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Bewdley Bridge

In the civil parish of Bewdley.
In the historic county of Worcestershire.
Modern Authority of Worcestershire.
1974 county of Hereford and Worcester.
Medieval County of Worcestershire.

OS Map Grid Reference: SO78777538
Latitude 52.37616° Longitude -2.31326°

Bewdley Bridge has been described as a certain Fortified Bridge.

There are no visible remains.


The first bridge between Wribbenhall and Bewdley was probably begun about 1447, when John Carpenter, Bishop of Worcester, granted an indulgence of forty days to all who contributed to the work. It was at least partly built of stone, and must have been destroyed about 1459, when the town was taken by the Lancastrians, for the stones were then granted to her old enemy Worcester for the repair of walls, gates and bridge there. The men of Bewdley, however, undeterred by this disaster, seem to have set to work at once to build a new bridge of the timber fortunately so easy to obtain, and though both this and the ferry were put under the care of a Lancastrian warden in May 1460, it was not long before the Earl of March enjoyed his own again and the king's too. The timber bridge lasted until 1483, when a third bridge was built, towards the expenses of which King Richard III gave 20 marks. As there is no further record of bridge-building in Bewdley till 1795, when an Act was passed for rebuilding the bridge, it may perhaps be assumed that this was the stone bridge which was still standing at the end of the 18th century, a curious patchwork of much damage and many repairs.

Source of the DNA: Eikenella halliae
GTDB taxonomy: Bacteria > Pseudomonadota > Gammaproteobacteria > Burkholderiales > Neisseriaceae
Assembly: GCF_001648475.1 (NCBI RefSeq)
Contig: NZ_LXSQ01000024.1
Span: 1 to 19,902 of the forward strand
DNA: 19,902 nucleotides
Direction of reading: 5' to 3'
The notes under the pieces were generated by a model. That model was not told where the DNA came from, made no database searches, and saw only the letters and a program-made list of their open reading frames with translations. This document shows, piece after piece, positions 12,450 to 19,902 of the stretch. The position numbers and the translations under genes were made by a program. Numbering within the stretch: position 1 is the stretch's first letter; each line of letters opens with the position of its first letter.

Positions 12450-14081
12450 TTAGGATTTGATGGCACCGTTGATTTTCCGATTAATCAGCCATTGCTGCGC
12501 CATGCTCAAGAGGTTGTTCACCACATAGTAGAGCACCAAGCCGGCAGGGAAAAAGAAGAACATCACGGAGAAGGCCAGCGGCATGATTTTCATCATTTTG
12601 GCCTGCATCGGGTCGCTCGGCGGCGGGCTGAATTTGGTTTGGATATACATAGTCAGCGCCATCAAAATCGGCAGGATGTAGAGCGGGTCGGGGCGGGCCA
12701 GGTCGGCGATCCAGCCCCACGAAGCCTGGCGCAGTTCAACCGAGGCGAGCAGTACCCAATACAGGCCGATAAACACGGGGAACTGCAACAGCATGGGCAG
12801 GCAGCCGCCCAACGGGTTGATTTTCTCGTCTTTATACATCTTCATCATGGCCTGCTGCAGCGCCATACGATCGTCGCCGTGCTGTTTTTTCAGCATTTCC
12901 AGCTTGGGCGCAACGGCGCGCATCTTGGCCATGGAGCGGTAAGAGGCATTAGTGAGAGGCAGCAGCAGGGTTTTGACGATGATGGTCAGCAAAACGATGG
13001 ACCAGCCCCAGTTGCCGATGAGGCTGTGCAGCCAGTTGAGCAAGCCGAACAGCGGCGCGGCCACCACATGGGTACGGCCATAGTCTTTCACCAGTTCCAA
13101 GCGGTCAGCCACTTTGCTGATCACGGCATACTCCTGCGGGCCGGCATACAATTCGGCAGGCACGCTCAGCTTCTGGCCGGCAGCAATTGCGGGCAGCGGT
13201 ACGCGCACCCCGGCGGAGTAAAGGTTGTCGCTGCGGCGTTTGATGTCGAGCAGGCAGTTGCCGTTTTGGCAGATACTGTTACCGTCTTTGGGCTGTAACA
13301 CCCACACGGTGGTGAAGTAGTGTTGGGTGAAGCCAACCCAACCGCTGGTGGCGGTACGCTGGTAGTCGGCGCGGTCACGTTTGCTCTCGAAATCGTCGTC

There are two sketches of this bridge preserved in the council chamber of Bewdley Town Hall. It was of five arches, and on the third pier from Bewdley stood a timbered gate-house with strong gates on the Wribbenhall side. The north end of this gate-house served as a dwelling for the toll-gatherer, and the other, called the Bridge House, was used as a corporation prison. (VCH)

Three bridges preceeded the one built in 1798 by Thomas Telford. The bridges were built on the site of a Roman and Saxon ford. The 1447 bridge may only have been a footbridge and was broken down during the War of the Roses, its remains helping to rebuild the town's fortifications. It was replaced in 1460 by a wooden bridge which stood on its predecessors remains. This in its turn was replaced by a stone bridge in 1483, on which was built a wooden gatehouse which housed the toll collector's dwelling. The other structure called the Bridge House was in fact a prison and a chapel was built on the north side of the bridge. This bridge was washed away in 1795. (PastScape ref. WAS 1985)
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This record last updated 26/07/2017 09:21:28

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